BUSINESS
By BLOOMBERG NEWS | June 27, 2002
WASHINGTON - U.S. new-home sales soared to a record and factory orders increased in May, giving the economy a boost amid flagging consumer confidence and falling stock prices. The 8.1 percent increase to 1.03 million new homes at an annual rate followed a 3.9 percent April rise, the Commerce Department said yesterday. The higher-than-expected numbers mean 2002 is likely to be the best ever for new-home sales. In addition, orders for durable goods - those that are designed to last three years or more - rose 0.6 percent, the fifth rise in six months.
BUSINESS
October 24, 1990
Orders to U.S. factories for "big-ticket" durable goods plunged 1.7 percent in September, the third decline in the last four months, the government said today.The Commerce Department reported that orders for durable goods -- items expected to last more than three years -- totaled a seasonally adjusted $124.9 billion.Orders had fallen 0.8 percent in August and 3.1 percent in June. They rose 2.7 percent in July largely due to aircraft orders but are down 0.5 percent during the first nine months of 1990 compared to the same period of last year.
BUSINESS
By BLOOMBERG NEWS | April 28, 2005
U.S. durable goods orders unexpectedly fell 2.8 percent last month, the most in more than two years, leading some economists to pare growth estimates as a pullback in spending spreads from consumers to companies. The decline in bookings for items made to last at least three years was the largest since September 2002 and followed a 0.2 percent drop in February, the Commerce Department said yesterday. The falloff reflected fewer orders for aircraft, cars and machinery. "You are starting to see some evidence that the economy is losing momentum," said Steven Ricchiuto, chief U.S. economist at ABN Amro Inc. in New York, who predicted a drop.
BUSINESS
By BLOOMBERG NEWS | October 28, 2004
WASHINGTON - U.S. orders for durable goods rose in September for the third time in four months, and sales of new homes unexpectedly increased. Bookings for items made to last at least three years increased 0.2 percent to $195.7 billion, driven by demand for military hardware and business equipment, the Commerce Department said yesterday. Durable goods orders had declined 0.5 percent in August but rose in June and July. Orders for defense hardware soared 27 percent last month, the most since June.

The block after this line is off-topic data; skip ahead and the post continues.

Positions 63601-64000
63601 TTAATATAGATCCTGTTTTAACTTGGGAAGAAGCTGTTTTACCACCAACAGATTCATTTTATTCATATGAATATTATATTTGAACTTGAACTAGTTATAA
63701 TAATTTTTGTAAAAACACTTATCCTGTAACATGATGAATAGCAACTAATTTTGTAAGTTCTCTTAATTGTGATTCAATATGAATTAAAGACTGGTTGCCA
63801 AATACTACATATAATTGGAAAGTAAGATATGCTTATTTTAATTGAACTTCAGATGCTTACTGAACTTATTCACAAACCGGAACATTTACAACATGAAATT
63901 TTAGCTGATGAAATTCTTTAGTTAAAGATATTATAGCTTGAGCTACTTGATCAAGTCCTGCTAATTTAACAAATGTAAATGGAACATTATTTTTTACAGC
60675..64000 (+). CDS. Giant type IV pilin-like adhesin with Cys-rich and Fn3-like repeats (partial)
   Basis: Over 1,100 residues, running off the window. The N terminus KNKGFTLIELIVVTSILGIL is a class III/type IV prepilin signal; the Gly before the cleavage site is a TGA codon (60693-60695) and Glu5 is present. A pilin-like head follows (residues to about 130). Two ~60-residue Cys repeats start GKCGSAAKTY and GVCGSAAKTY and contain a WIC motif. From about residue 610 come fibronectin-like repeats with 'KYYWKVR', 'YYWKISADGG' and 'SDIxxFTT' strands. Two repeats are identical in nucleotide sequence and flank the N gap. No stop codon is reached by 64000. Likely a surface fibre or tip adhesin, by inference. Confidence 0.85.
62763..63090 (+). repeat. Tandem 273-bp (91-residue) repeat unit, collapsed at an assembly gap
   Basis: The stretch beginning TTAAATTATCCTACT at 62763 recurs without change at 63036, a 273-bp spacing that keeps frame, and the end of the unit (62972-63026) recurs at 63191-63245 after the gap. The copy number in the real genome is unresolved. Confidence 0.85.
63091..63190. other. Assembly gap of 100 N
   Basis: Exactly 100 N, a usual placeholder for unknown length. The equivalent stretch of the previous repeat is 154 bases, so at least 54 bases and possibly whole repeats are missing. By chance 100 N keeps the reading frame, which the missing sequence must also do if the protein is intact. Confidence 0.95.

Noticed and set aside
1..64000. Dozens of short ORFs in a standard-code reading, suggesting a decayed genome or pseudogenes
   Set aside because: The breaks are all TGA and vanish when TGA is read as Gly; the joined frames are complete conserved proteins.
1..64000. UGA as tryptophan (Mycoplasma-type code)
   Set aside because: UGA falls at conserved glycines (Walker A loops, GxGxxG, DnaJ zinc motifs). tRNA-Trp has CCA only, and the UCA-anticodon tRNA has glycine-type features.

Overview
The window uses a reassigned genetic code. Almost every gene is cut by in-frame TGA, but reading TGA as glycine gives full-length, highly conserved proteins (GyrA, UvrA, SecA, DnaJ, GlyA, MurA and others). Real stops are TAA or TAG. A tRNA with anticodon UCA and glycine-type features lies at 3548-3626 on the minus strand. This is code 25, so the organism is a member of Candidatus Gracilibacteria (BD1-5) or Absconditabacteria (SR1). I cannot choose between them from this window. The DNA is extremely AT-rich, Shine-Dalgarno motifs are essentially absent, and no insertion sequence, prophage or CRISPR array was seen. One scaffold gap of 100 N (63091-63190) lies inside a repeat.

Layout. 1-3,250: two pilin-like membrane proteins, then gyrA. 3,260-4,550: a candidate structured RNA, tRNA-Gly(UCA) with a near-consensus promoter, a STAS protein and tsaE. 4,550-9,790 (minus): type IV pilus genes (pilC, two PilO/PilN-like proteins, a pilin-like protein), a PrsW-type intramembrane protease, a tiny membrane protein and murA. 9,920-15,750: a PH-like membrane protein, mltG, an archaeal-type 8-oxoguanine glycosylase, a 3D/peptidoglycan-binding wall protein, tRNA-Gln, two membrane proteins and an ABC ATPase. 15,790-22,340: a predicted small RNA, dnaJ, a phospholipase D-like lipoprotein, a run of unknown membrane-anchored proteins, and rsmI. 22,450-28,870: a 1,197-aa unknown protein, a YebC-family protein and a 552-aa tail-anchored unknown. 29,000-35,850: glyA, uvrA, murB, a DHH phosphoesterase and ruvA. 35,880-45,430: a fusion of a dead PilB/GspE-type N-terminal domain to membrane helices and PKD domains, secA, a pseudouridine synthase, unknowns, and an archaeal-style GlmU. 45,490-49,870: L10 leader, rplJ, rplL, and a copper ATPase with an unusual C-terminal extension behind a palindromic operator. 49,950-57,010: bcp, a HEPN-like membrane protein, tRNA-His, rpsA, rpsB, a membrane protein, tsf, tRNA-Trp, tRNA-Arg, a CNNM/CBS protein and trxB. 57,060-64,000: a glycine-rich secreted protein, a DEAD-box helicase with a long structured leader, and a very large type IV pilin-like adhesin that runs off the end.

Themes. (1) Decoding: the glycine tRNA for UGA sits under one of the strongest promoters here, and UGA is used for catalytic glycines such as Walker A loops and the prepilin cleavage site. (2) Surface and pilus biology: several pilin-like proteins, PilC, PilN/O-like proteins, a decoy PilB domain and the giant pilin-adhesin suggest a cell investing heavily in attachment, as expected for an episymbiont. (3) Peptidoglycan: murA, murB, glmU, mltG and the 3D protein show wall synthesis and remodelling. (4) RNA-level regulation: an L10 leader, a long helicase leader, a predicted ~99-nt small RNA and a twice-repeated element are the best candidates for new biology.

BUSINESS
By BLOOMBERG NEWS | June 10, 2004
WASHINGTON - Inventories at U.S. wholesalers fell 0.1 percent in April, the first decline in eight months, as demand for pharmaceuticals, imported automobiles and other goods outpaced supplies, the Commerce Department reported yesterday. Wholesale sales rose 0.8 percent in the month, after a 2.9 percent gain in March that was the largest in more than nine years, Commerce said. That brought supplies at distribution centers, warehouses and terminals to a record low of 1.12 months' worth in April.
BUSINESS
By AGENCE FRANCE-PRESSE | April 24, 2004
WASHINGTON - A blockbuster report from the factory sector shows that the U.S. economy is shifting into high gear, portending an end to the period of super-low interest rates, economists said. The Commerce Department said yesterday that U.S. orders for big-ticket durable goods jumped a surprisingly strong 3.4 percent last month after an upwardly revised 3.8 percent gain in February. The orders for long-lasting items such as airplanes, cars and washing machines shattered Wall Street forecasts of a 0.7 percent rise and suggested that the U.S. factory sector is stronger than had been thought.
BUSINESS
March 21, 2004
A weekly briefing on the economic calendar Monday Earnings reports Walgreen, ConAgra, American Health Tuesday Earnings reports Goldman Sachs, Micron, Red Hat Wednesday * Durable goods orders for February. The report measures the dollar volume of orders, shipments and unfilled orders of goods whose intended life span is three years or more. It is considered a leading indicator of manufacturing activity. * New-home sales report indicates the level of new, privately owned one-family houses sold and for sale.
BUSINESS
By BLOOMBERG NEWS | June 27, 2002
WASHINGTON - U.S. new-home sales soared to a record and factory orders increased in May, giving the economy a boost amid flagging consumer confidence and falling stock prices. The 8.1 percent increase to 1.03 million new homes at an annual rate followed a 3.9 percent April rise, the Commerce Department said yesterday. The higher-than-expected numbers mean 2002 is likely to be the best ever for new-home sales. In addition, orders for durable goods - those that are designed to last three years or more - rose 0.6 percent, the fifth rise in six months.